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အာဏာရွင္စနစ္ က်ဆံုးမွ တတိုင္းျပည္လံုး စစ္မွန္တဲ့ ဒီမိုကေရစီကို ခံစားရမယ္

Burmese Democracy Elusive as Country Marks Independence

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http://www.america.gov/

02 January 2009

Burmese Democracy Elusive as Country Marks Independence

State Department honors General Aung San’s vision, calls for more freedom

General Aung San (AP Images)

Burmese independence leader General Aung San, shown here in 1946, envisioned an independent, peaceful and democratic country.

Washington — As Burma’s people prepare to mark the 61st anniversary of their country’s independence from British rule on January 4, the Bush administration expressed its support for universal human rights guarantees and its hope that the Burmese soon “will be able to enjoy the fruits of freedom and democracy.”

In a January 2 statement, State Department spokesman Sean McCormack expressed “warmest wishes” to the Burmese people as they mark their independence, adding: “As we reflect on Burma’s independence struggle, led by General Aung San, we are reminded of our own history.”

The United States stands with the Burmese “in honoring Aung San’s vision for an independent, peaceful and democratic Burma,” and looks forward to the day the Burmese will be able to exercise their human rights, the statement said.

Acting deputy spokesman Gordon Duguid told reporters January 2 that the United States “fought a revolution in order to ensure representative government and the freedoms that we hold very dear,” such as those enshrined in the first 10 amendments to the U.S. Constitution, known as the Bill of Rights.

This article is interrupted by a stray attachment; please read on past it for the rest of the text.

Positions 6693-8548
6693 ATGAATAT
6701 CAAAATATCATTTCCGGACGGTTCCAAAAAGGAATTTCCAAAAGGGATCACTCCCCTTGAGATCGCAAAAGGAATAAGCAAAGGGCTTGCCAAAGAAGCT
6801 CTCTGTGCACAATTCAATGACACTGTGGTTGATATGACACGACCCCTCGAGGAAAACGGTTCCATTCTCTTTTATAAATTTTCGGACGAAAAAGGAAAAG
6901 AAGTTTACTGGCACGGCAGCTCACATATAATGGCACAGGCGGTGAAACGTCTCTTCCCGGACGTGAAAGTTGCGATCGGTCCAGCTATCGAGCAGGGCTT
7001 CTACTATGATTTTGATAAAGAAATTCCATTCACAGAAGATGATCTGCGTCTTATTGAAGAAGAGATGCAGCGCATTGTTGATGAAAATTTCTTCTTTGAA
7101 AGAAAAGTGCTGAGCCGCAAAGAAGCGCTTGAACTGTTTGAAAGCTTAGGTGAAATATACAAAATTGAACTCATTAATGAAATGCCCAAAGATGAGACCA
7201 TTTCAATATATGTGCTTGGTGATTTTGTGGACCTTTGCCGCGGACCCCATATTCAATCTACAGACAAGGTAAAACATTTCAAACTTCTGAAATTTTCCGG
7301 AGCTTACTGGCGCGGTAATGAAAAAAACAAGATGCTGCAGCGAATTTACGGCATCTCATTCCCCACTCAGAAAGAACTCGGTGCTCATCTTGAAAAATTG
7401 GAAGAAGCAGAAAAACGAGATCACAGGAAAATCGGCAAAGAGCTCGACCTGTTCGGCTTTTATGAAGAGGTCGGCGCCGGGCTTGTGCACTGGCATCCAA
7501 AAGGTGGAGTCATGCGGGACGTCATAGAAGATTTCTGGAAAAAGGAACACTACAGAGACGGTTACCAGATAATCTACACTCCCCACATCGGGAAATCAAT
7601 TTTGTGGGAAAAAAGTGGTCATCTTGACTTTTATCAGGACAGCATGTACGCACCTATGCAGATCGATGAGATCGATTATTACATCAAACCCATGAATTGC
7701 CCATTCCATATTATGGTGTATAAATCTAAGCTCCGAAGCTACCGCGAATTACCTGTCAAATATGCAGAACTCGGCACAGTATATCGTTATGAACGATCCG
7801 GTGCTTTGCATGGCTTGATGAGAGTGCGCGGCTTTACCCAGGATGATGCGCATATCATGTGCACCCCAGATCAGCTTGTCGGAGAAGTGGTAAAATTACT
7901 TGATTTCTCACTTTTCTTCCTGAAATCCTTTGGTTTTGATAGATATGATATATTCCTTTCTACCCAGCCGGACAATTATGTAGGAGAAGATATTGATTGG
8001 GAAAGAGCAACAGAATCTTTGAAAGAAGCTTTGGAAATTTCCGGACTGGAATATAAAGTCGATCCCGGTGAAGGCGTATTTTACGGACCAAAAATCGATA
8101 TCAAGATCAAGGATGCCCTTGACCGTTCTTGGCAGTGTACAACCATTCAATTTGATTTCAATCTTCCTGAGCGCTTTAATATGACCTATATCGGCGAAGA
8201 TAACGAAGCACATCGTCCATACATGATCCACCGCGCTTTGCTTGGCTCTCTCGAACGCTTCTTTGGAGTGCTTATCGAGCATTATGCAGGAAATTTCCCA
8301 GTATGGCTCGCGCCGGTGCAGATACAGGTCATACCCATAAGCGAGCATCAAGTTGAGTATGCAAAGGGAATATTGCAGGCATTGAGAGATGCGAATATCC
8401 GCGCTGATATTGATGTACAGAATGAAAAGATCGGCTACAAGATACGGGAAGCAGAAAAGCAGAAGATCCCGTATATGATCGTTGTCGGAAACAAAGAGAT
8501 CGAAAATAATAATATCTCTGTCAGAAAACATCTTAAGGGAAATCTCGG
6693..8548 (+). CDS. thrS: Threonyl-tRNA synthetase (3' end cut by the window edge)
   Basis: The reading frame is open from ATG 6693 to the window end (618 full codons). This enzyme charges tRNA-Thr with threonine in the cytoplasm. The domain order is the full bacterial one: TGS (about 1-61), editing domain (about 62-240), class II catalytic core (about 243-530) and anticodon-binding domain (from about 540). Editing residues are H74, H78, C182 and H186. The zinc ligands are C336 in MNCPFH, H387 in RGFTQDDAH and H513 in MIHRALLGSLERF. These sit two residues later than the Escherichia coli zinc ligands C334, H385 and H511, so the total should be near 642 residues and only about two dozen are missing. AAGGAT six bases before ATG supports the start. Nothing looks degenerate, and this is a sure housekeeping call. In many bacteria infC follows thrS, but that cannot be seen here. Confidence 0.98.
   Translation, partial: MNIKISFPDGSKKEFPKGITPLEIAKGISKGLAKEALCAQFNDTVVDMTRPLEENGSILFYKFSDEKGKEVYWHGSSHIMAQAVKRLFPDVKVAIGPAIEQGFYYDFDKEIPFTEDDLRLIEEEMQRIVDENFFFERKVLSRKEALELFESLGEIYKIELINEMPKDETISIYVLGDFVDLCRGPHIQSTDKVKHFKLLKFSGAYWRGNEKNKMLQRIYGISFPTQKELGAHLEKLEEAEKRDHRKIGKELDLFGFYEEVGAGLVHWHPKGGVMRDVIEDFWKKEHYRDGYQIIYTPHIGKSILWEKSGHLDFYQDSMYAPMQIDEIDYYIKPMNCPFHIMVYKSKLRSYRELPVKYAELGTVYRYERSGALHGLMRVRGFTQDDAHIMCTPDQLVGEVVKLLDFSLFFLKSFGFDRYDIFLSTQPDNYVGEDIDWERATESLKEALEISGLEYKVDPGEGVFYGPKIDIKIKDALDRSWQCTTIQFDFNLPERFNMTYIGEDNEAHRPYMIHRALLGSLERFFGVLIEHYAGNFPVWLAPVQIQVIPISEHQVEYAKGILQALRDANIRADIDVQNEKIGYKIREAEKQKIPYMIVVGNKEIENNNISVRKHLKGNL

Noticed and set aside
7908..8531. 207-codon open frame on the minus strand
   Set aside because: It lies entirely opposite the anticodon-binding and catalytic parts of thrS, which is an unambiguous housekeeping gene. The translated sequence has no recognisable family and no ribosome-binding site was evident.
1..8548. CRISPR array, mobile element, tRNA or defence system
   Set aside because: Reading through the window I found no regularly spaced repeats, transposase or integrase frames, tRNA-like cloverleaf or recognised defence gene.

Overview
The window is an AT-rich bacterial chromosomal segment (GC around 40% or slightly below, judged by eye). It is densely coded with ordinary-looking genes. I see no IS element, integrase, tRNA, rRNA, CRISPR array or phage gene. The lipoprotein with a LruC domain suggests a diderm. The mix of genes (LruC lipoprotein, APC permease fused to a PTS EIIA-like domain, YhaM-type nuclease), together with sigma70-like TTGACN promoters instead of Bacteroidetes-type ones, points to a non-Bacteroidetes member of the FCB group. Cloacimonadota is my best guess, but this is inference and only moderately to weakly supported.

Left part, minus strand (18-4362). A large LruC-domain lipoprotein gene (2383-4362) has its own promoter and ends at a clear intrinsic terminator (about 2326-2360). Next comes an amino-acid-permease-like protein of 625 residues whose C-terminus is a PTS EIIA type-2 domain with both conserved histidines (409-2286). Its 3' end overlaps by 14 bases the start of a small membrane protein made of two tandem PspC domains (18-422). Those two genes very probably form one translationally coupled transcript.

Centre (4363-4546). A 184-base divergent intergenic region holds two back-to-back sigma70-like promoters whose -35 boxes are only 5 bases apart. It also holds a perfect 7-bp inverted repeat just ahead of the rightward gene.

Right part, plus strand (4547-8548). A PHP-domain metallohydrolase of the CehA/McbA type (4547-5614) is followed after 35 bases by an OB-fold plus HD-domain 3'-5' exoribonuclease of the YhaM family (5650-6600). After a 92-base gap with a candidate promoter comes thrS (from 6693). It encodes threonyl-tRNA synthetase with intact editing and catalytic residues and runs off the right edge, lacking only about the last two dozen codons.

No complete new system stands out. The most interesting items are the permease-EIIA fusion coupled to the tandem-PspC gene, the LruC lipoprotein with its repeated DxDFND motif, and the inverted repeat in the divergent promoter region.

“We believe that the Burmese people 61 years ago did the same thing,” Duguid said. “Unfortunately, although independent, they have not enjoyed that freedom for much of their history.”

He said that after obtaining independence, Burma “started out as one of the leading nations in Asia,” but “that has not been the case recently” after decades of rule by the military regime. “They now lag in almost all indicators of societal development.”

According to press reports, nine pro-democracy activists were arrested in Rangoon on December 30, 2008, after using a silent march to call for the release of General Aung San’s daughter, Aung San Suu Kyi.

Aung San Suu Kyi earned the 1991 Nobel Peace Prize. Her National League for Democracy party won Burma’s national elections in 1990, but was prevented by the military junta from taking office. She has spent more than 12 of the past 18 years in detention.

In remarks to mark International Human Rights Day on December 10, 2008, first lady Laura Bush praised Suu Kyi as well as other Burmese women who have shown courage by dissenting from the military government and promoting greater freedom in the country. (See “Burmese Cyclone Victims to Get Additional $5 Million in U.S. Aid.”)

The full text of McCormack’s statement on Burma is available on America.gov.

http://www.america.gov/st/democracy-english/2009/January/20090102141459esnamfuak0.5827448.html?CP.rss=true

Written by Lwin Aung Soe

January 4, 2009 at 1:35 am

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